One of the most common, when it comes to misleading data visualization examples, is the pie charts. By definition, a complete pie chart always represents a total of 100%. This becomes confusing or misleading when it comes to using pie charts for showing the results of surveys with more than one answer.

The example in this chart is correct.

Chart created with wpDataTables

The percentages in the pie chart add up to 100%. Now imagine a survey where one of the questions allows the candidates more than one answer. For example, “Where would you move to for a better economic situation?” Some might give two answers, for example, Australia and Europe. Then a pie chart doesn’t work anymore.

If someone would use this chart type, the information becomes distorted and inaccurate. A Venn diagram would be a better choice in this case.


Cumulative vs. Annual Data

A cumulative representation adds successive inputs. In that case, the graph goes up with each data point.

Annual data will show the absolute data results for a specific year. The graph can go up and down. In some cases, this might be a more honest representation of the results.

The Worldometer COVID-19 graph serves to illustrate this point.

And indeed, cumulative graphs were very popular during the pandemic period.

Also, many companies use cumulative graphs to show off their results. It makes sales results appear better than they are but don’t let them fool you.

In 2013,  Apple’s CEO, Tim Cook,  received much criticism because he used a cumulative data visualization to show iPad sales. Many people felt that Apple tried to cover up the decreasing sales of their products.

There is nothing wrong with showing cumulative data representations if you do it in the right way. It does highlight, for example, changes in growth. Before using it, think about what you want to show and what impression you want to give.


Too Many Variables

You need to make big decisions when you make a design for a visual data representation. What do you include and what do you exclude? You want to be honest,  but the presentation must be clear as well. The more data you have and the more interesting the details, the harder the decisions.

This is an example of how not to do it.

The graph contains too much information and the lines make it hard to distinguish any data point. You may even wonder if the designer tried to obscure some data. If that was the aim, they may have well succeeded. At any rate, the result is useless.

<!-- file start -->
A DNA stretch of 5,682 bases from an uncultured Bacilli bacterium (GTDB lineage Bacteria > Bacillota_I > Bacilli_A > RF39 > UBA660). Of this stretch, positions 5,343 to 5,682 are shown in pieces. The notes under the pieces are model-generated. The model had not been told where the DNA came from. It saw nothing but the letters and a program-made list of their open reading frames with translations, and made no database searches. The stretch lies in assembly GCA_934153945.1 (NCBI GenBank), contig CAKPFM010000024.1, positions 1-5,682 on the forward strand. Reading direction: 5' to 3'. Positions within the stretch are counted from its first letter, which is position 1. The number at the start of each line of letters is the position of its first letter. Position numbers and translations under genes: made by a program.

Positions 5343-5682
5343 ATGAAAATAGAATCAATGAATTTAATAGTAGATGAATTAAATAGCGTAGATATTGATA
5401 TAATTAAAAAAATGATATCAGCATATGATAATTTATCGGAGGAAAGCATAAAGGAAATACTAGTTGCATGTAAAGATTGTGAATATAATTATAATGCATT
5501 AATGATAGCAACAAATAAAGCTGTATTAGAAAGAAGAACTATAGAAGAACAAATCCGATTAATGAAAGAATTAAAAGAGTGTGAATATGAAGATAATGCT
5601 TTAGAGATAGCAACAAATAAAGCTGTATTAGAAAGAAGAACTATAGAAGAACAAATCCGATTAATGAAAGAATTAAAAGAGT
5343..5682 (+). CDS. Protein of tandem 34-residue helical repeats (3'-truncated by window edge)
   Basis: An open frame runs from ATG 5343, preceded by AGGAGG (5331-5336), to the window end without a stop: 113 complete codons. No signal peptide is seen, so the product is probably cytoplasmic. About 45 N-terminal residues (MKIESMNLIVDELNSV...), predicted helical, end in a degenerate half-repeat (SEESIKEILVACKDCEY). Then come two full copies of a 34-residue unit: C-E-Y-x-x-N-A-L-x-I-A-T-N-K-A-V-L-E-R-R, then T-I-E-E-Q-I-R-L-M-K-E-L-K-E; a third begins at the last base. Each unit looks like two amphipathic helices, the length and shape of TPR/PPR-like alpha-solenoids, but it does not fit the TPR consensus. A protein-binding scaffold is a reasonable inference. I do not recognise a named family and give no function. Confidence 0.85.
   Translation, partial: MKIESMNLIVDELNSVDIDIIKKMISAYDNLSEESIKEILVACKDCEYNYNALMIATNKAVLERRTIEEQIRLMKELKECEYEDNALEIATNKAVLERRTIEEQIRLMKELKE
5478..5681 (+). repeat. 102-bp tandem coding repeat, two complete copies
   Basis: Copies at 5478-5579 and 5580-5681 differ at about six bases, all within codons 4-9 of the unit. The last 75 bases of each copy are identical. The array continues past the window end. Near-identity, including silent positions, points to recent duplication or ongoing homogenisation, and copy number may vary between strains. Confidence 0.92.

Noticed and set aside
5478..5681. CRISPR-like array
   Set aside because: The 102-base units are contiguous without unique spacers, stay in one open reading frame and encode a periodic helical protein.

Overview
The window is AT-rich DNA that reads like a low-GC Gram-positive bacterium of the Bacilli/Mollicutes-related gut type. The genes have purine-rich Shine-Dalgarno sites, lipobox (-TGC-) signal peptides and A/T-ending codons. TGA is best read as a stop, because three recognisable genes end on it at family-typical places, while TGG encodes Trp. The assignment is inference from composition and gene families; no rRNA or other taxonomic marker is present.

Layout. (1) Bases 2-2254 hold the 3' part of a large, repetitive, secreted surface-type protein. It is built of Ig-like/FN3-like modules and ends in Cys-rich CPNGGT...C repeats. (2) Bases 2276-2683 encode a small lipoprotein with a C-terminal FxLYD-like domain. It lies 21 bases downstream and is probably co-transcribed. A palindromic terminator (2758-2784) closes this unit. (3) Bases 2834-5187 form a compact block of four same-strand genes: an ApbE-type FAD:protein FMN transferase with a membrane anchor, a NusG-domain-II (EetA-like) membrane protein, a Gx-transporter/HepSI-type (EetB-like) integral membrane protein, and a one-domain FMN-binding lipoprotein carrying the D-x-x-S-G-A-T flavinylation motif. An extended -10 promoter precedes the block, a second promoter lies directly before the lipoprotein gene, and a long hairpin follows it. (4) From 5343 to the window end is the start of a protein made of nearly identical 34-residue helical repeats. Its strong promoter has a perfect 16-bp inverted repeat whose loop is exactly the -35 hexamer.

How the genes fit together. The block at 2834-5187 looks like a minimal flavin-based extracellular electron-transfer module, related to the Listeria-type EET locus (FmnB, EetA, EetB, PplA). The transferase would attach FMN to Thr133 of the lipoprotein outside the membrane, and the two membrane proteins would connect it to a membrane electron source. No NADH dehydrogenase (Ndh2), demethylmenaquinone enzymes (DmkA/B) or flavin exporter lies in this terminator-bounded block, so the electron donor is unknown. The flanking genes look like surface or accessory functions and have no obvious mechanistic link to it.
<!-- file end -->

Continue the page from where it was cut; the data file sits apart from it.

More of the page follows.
A closer inspection showed that the graph represented the number and range of exam students over a long period. The point was that universities admitted more students from minority groups and lower incomes. Inspection showed that within these groups the average scores increased.

When you start working on your data visualizations, first think of what you want to show and what data you need to achieve that. The number of data variables will determine what kind of data visualization you will use. So ask yourself, what data format will be most effective in communicating my point clearly?


Wrong Use of 3D Graphics

There is no doubt that your audience will love 3D graphs. But you need to be cautious when you use three-dimensional data visualizations. Here is why.

Take a look at this example.

Image source

As you can see on the left, a 3D graph can obscure data by blocking other parts of the chart. This is because a 3D graph mimics natural space. This is a problem when it doesn’t allow visual access to important data points. This could create false hierarchies and emphasis on certain pieces of information.

Distortion is another issue associated with three-dimensional data visualizations. It is the result of foreshortening. This is common in pictures because objects closer to us appear larger than the ones far away. But in data visualization, this is a problem. It gives the impression of hierarchies that don’t exist and skews data relationships.


Using the Wrong Chart Type

A pie chart works best when there are two to three items. That is a good number for the human eye to distinguish. Most people will have trouble understanding a pie chart with four or more items. This pie chart exemplifies the point.

Chart created with wpDataTables

Which one is bigger, China or Other?

Specific data types ask for a specific chart type. Certain chart types are useful for presenting data of a different kind. You can run into big trouble when you try to use the wrong visualization approach.

Most of the time the kind of data you have determines the way you visualize it. First of all, consider whether your data is qualitative (descriptive) or quantitative (measures). Qualitative information lends itself to pie and bar charts. It is best to use histograms and charts for quantitative data.

Take a look at this example.

It shows the same data in a pie chart and in a bar chart. The pie chart is not the best data visualization option. The bar chart represents the numbers in a more accurate way. The data in a pie always adds up to 100%, but that is not the case here.


Not Using Annotations